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Patriotic Spending
Commentary by Jane Armstrong

audio Listen to Armstrong's commentary.

Oct. 3, 2001 -- We've planted the stars and stripes in our front garden, held flickering candles in the darkness, pinned ribbons to our lapels and implored every conceivable god to assist our country in its time of desperate need. After two weeks of vigils and ceremonies, our leaders now urge us to move on, to refuse to allow terrorists to destroy the American way of life.

They ask us to demonstrate confidence in the strength of our economy to withstand an attack on one of its most prominent symbols. In the face of danger and uncertainty, they ask us to dry our tears, get back to work and spend our money. This an effort I'm trying to support.

What I lack as a patriot and churchgoer, I more than make up for as a consumer. I shop for many reasons -- from simple need to complex greed -- but never once, until now, has it occurred to me to shop for the United States of America, and so I have added shopping to my list of difficult patriotic duties.

"My income is modest and my few investments tanked prior to September 11, but I'm willing to run up my credit cards if a display of consumer confidence really will cower our foes into submission."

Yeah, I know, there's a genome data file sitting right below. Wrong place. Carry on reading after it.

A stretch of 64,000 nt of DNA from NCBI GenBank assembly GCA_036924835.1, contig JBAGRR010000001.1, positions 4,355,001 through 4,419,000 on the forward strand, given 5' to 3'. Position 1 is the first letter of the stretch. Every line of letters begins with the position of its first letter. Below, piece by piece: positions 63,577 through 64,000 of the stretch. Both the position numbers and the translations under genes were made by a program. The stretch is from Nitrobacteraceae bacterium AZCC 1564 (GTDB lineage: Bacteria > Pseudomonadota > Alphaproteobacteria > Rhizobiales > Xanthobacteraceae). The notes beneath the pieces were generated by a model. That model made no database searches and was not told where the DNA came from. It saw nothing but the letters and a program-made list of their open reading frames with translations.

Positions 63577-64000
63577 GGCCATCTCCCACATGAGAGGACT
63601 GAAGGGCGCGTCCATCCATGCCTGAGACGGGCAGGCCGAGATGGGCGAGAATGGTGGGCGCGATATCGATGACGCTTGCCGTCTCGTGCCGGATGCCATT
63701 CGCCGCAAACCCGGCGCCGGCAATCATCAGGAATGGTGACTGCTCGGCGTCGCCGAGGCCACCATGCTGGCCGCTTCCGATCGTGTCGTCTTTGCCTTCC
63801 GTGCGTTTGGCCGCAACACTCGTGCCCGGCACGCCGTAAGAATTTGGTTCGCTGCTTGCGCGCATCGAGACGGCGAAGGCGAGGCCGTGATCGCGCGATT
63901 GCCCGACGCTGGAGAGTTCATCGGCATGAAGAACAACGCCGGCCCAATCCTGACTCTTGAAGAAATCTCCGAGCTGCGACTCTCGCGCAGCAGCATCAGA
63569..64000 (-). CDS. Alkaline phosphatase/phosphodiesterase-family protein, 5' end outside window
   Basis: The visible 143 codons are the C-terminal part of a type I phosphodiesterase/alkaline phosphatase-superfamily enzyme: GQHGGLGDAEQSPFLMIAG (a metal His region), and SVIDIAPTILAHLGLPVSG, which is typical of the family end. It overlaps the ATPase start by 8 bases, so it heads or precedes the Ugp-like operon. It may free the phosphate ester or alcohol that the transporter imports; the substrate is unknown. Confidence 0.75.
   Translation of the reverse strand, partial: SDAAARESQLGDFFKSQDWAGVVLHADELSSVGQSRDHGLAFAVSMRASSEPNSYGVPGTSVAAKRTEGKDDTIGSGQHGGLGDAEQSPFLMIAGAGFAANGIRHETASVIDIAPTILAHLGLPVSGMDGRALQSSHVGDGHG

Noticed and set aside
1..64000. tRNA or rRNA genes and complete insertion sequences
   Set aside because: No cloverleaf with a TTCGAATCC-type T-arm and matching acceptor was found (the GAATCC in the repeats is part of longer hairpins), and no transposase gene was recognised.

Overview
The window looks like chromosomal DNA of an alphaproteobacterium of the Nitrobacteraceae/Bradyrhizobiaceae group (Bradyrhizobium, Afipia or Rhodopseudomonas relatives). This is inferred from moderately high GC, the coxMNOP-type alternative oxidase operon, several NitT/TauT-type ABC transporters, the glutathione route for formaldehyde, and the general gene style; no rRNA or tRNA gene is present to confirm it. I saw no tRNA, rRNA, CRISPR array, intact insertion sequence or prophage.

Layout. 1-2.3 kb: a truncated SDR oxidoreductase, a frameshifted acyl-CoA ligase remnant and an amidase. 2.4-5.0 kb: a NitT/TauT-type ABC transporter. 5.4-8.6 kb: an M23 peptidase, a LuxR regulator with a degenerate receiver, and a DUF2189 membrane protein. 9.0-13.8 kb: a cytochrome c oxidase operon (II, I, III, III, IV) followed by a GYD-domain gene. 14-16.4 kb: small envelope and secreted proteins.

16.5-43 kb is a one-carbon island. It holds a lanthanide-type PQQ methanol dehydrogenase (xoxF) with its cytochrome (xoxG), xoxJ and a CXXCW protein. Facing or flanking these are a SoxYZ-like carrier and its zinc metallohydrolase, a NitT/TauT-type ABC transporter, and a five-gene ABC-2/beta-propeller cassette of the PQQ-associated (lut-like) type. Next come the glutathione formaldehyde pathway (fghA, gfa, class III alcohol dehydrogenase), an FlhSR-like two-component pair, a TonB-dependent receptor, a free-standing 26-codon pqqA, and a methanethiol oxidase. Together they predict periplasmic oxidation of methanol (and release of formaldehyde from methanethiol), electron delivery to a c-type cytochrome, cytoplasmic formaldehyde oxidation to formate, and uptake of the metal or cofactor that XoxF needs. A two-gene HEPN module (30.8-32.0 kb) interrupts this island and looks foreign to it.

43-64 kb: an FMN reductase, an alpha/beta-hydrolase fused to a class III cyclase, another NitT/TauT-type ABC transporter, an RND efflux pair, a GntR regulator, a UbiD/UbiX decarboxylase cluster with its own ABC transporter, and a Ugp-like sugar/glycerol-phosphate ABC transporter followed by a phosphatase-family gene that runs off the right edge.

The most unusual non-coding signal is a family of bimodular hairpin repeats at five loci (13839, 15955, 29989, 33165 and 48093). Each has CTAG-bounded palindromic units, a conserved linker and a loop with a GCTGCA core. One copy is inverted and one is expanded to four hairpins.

Jane Armstrong

I don't have a lot of money to spend at the moment. My income is modest and my few investments tanked prior to September 11, but I'm willing to run up my credit cards if a display of consumer confidence really will cower our foes into submission.

In order to save my country, I've decided to buy the small luxuries I've been putting off until the economy recovers -- a cranberry red, twill, slip-covered sofa, a tilting trestle-base floor mirror, a stretch wool suit in dark-brown heather, and a ridiculously expensive item from a catalog that sells tools for serious readers.

I don't have the necessary training to measure the effect of my one-woman attempt to revitalize the economy, but I do know that if I could truly shop for the good of the nation, I'd make these purchases -- a time machine that we could dial back to several years before September 11, 2001, a table big enough to accommodate everyone in the world who feels their voices haven't been heard, and a leader who actually possesses the power to see into other souls and the wisdom and integrity to act upon what he finds there in order to build lasting peace.

But even if such things were for sale, I wouldn't be able to contribute to their purchase. My credit cards are maxed out from my patriotic shopping spree.

Jane Armstrong is an assistant editor for The Mississippi Review. She teaches writing at Northern Arizona University in Flagstaff.